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Discussion Starter · #7 ·
Thanks for the StangNet heads-up. It was interesting reading and has peaked my interest to the point of beginning to looking for a machine shop and getting some quotes. ::
 

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Discussion Starter · #9 ·
I agree with your analogy Rickmaan and that’s probably why no one has done it. In my case though, I have the Explorer 8.8 with disc, 3.73's, traction-loc and only 30K of use lying in the back of the shop. Unfortunately, the pinon offset has really spooked me so I’ve begun this quest in hopes of still using it. Obviously, if someone steers me to a stock axle that’s about 28” in length, I’d buy two and modify the housing to fit them. ::
 

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the attraction is, with an Explorer 8.8, they are cheap and available (usually 250-400 in a junqueyard)

Not trying to heckle.....ya just gotta shop around.....

I have about 450-475 in my correct width 3.25 t-lok 9"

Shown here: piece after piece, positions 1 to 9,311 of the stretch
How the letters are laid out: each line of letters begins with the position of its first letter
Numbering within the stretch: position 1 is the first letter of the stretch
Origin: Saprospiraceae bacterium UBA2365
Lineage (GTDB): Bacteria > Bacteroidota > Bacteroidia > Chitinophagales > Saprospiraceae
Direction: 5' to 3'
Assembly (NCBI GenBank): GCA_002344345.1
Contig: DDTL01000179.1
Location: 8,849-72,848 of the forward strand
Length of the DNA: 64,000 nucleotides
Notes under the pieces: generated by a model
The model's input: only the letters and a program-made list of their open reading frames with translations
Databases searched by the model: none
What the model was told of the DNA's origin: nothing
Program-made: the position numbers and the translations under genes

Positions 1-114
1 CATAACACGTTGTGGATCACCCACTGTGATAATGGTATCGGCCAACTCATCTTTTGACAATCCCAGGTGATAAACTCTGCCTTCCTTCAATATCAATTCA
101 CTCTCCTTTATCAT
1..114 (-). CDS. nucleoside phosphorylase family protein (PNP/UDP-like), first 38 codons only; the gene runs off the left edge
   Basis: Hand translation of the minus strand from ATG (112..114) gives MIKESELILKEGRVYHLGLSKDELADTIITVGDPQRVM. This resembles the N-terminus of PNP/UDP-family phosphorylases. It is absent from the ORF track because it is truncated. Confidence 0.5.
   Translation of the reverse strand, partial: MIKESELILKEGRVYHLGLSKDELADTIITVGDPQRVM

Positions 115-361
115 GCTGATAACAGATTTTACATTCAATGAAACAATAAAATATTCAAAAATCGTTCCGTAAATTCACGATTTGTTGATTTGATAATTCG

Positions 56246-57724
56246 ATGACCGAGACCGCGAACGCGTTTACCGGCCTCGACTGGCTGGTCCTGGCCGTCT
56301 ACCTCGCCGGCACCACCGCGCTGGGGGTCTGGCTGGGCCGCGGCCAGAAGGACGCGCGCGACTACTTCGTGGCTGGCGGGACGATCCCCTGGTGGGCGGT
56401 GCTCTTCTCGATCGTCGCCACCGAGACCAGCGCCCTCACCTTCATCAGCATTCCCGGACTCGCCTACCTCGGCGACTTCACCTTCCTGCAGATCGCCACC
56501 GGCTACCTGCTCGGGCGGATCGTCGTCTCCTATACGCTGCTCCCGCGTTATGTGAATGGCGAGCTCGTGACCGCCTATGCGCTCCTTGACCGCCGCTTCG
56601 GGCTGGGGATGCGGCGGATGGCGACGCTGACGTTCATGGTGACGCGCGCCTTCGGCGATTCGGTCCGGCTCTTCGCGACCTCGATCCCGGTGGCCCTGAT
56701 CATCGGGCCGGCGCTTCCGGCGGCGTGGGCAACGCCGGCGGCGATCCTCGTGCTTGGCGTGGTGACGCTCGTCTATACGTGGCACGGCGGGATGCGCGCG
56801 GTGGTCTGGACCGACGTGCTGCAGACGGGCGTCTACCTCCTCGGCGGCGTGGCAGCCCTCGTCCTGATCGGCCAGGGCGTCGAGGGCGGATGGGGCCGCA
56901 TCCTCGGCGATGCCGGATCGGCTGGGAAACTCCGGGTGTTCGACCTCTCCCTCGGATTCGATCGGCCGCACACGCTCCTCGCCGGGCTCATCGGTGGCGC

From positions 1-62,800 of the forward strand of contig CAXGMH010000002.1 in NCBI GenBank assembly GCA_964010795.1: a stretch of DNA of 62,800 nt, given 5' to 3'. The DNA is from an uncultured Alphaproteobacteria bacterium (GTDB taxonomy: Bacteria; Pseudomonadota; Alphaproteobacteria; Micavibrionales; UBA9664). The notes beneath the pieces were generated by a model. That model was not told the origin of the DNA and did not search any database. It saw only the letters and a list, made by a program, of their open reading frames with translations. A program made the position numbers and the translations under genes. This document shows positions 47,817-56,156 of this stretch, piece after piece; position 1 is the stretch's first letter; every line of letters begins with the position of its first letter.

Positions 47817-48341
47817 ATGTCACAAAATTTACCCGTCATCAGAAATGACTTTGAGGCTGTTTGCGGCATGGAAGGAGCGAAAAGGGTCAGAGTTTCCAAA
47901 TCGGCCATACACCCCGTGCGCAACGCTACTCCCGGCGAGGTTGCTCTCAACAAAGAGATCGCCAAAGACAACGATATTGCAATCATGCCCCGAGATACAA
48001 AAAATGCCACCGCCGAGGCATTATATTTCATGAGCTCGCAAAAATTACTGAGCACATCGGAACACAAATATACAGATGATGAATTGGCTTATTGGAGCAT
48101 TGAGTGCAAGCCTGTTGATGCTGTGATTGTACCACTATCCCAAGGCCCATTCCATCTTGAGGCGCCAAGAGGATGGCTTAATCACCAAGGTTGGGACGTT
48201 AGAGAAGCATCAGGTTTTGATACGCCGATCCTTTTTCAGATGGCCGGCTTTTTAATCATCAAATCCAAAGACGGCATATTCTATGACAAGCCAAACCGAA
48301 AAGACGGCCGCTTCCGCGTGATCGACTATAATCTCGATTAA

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I agree with your analogy Rickmaan and that’s probably why no one has done it. In my case though, I have the Explorer 8.8 with disc, 3.73's, traction-loc and only 30K of use lying in the back of the shop. Unfortunately, the pinon offset has really spooked me so I’ve begun this quest in hopes of still using it. Obviously, if someone steers me to a stock axle that’s about 28” in length, I’d buy two and modify the housing to fit them. ::
New axles made to what ever length you want are $300 from Moser. Moser
 

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Discussion Starter · #12 ·
By golly Gatorac, you may have something there! I knew Strange offer customs but I recall they wanted a lot more for theirs. I’ll contact Moser tomorrow and get a firm quote. :D
 

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Check your PM! Pics and discussion await!
 

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I don't know if anyone has actually done it but there's some really good info, including price quotes from Moser on doing the work, here.

I'm seriously considering doing this if I can find the parts cheap enough but that is a long way off.